Why I've Committed to Mortgage Blogging
Okay, so my buddy Mark Madsen has been an avid mortgage blogger for the better part of three years. For two of those years, I’d get a weekly phone call or email saying “Dude, you’ve gotta get on board”. And for two years I resisted. It just seemed like a waste of time. But finally I relented and gave blogging a shot. Now that I’m a year into the game, here’s why blogging has stuck with me:
1) It keeps my mind limber
Above all, I find myself paying closer attention to everything around me, both personally and professionally. When I set up my Google Reader and populated it with all the mortgage/real estate RSS feeds I could handle, I instantly doubled my knowledge base on our industry. No longer was I relying on the misinformed mainstream media for my mortgage news. Rather, I’m getting the story behind the story – my counterparts’ uninhibited take on current events. Guys like Tom Vanderwell and Martin Andelman really cut through the BS. Why? Because they really don’t care what we think of their take – they’re writing for themselves first, us second – and I want my news delivered with some passion. They don’t need to run their articles through an editor (like newspaper reporters). They don’t have to worry about their story being cut from the day’s events (like TV reporters). They can write for as long or as short as they feel. They can use potty language if they want to accentuate points – try that in the New York Freaking Times!
2) It helps with SEO
This was probably my initial motivator when I started blogging a year ago. We created a quick down-n-dirty blog on the Wanna Network platform, and it instantly helped Top of Mind appear on the search engines for critical key phrases such as “mortgage crm”. That was proof positive for me. I figured, okay, well if I’m going to invest my time into blogging AND we might actually see some long term business from it… what the heck? Chances are, this is why you might consider dipping your pinky toe into the blogging waters. Obviously, people are using the internet to research mortgage and real estate options – it’s critical that they’re finding you. At Mortgage Revolution, we’re going to cover advanced aspects of mortgage blogging and SEO – hope to see you there.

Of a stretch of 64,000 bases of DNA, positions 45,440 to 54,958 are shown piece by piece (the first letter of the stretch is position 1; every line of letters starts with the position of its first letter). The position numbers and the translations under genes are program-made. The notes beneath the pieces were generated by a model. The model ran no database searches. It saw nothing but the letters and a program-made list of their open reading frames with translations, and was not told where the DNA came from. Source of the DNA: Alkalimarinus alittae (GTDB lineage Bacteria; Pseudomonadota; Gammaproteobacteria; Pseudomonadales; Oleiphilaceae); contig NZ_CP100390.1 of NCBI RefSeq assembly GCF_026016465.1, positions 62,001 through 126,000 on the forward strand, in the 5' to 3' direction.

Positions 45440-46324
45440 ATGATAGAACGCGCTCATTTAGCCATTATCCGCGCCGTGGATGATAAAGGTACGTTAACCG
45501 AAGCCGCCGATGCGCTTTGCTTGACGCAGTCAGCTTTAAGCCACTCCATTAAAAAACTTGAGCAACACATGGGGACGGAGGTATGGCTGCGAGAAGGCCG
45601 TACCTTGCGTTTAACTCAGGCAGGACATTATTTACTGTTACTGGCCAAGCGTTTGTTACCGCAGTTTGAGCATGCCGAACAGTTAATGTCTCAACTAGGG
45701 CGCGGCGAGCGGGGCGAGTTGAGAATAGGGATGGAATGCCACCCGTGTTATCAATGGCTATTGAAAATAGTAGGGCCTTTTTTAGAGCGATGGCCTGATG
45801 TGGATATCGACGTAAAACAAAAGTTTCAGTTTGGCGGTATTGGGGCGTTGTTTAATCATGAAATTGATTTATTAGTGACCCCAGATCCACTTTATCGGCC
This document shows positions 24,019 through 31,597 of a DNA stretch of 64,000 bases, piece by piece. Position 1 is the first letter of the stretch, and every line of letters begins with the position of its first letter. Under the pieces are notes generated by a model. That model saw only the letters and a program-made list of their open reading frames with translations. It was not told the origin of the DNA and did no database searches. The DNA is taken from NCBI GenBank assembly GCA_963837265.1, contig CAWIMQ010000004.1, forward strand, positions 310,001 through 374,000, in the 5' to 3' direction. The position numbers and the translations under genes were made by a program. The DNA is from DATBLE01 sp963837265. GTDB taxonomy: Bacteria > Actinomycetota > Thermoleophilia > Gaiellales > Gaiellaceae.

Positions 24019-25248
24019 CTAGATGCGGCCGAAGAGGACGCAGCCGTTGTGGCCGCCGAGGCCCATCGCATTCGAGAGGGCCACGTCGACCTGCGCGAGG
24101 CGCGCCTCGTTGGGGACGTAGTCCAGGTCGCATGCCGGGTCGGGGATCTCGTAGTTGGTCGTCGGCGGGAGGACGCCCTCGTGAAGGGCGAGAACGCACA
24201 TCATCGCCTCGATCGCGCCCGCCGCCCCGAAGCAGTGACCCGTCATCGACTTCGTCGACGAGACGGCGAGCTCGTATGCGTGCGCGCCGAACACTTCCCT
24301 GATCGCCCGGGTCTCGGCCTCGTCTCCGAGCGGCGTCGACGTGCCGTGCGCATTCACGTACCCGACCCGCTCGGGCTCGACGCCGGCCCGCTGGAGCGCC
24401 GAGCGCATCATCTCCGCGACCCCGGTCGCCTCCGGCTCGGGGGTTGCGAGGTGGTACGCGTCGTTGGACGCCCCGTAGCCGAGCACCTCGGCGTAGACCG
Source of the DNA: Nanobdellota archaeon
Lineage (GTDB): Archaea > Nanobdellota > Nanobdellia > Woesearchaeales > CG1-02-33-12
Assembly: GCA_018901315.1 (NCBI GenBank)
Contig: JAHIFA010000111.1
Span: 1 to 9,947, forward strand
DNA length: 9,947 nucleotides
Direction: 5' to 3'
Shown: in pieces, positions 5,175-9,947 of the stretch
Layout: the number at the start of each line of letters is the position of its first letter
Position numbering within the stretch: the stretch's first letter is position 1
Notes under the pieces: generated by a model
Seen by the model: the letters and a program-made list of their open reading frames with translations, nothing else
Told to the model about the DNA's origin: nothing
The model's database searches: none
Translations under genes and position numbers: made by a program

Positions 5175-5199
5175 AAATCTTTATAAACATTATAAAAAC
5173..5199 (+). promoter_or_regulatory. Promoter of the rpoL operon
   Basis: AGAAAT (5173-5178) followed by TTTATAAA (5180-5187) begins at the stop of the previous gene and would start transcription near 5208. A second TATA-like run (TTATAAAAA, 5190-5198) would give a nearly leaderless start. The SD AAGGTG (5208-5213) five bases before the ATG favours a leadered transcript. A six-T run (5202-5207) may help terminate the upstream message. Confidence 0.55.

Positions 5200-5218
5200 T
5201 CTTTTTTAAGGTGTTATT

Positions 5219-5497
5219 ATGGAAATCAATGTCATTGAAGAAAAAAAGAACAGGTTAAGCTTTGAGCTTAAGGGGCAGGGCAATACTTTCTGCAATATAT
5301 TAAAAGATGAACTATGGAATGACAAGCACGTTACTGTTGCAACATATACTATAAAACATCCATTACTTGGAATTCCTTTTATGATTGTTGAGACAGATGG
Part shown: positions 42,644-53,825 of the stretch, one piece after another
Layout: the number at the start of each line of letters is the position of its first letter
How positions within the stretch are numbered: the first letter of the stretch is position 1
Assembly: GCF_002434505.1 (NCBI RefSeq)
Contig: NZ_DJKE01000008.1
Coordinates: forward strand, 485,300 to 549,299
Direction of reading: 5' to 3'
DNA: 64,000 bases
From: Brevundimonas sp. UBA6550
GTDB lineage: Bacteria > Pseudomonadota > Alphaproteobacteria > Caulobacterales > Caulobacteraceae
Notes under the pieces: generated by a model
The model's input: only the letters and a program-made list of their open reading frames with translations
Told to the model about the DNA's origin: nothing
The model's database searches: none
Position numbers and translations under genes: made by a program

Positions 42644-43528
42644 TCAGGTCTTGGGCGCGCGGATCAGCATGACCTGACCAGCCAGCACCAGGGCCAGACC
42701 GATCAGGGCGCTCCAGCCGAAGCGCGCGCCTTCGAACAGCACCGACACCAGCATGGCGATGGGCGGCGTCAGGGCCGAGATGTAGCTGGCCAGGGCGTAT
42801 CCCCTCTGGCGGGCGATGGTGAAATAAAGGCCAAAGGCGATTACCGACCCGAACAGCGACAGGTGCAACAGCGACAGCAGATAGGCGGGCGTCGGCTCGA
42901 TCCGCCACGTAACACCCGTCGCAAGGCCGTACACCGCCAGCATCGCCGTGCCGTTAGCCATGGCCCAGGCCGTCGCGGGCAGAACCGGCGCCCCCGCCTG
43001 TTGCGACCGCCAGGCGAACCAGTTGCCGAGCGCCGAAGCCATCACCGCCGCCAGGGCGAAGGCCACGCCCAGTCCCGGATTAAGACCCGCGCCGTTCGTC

3) It’s Addictive, Fun and Productive
Blogging is time consuming, especially when you’re first getting started. The good news is that like everything else, you’ll get better and more efficient with practice and time. If you’re like me, your mind is always wandering onto new ideas and topics of discussion. The ability to publish my random thoughts – and the idea that others might join in a discussion – really motivates me. I ran into Mary Schaber Eyler at a party over the weekend. Mary just had a baby boy and is getting ready to pick her column back up on the Top of Mind Blog. Anyhow, Mary was under the impression that people weren’t enjoying her articles because she hadn’t seen a lot of comments. However, when I check the traffic statistics on this blog, Mary’s articles consistently show up among people’s favorites, and they are getting found in the search engines. For us novice bloggers, if you’re not seeing a lot of comments on your articles, don’t get discouraged. Just keep writing. Mortgage people don’t really tend to comment – they want to get in, read, and get out as quickly as possible.
4) Blogging Complements my Mortgage CRM Activity
Everyone reading this article is a marketer in his/her own right. And as marketers, our ultimate goal is to attain “top of mind” awareness. There are different levels of being “top of mind” of course. I think I’ll write an article on that later this week (see, another blogging idea just came to me as I write this article!). At Mortgage Revolution, my presentation will focus on creating synergy between your offline CRM (ie: meetings, phone calls, letters, etc) and online CRM (ie: social media, blogging, etc.). That’s CRM nirvana baby.
There are other reasons to blog, but those are my top 4. Yours might be completely different. But make no mistake, blogging has a real ROI if you’re willing to commit.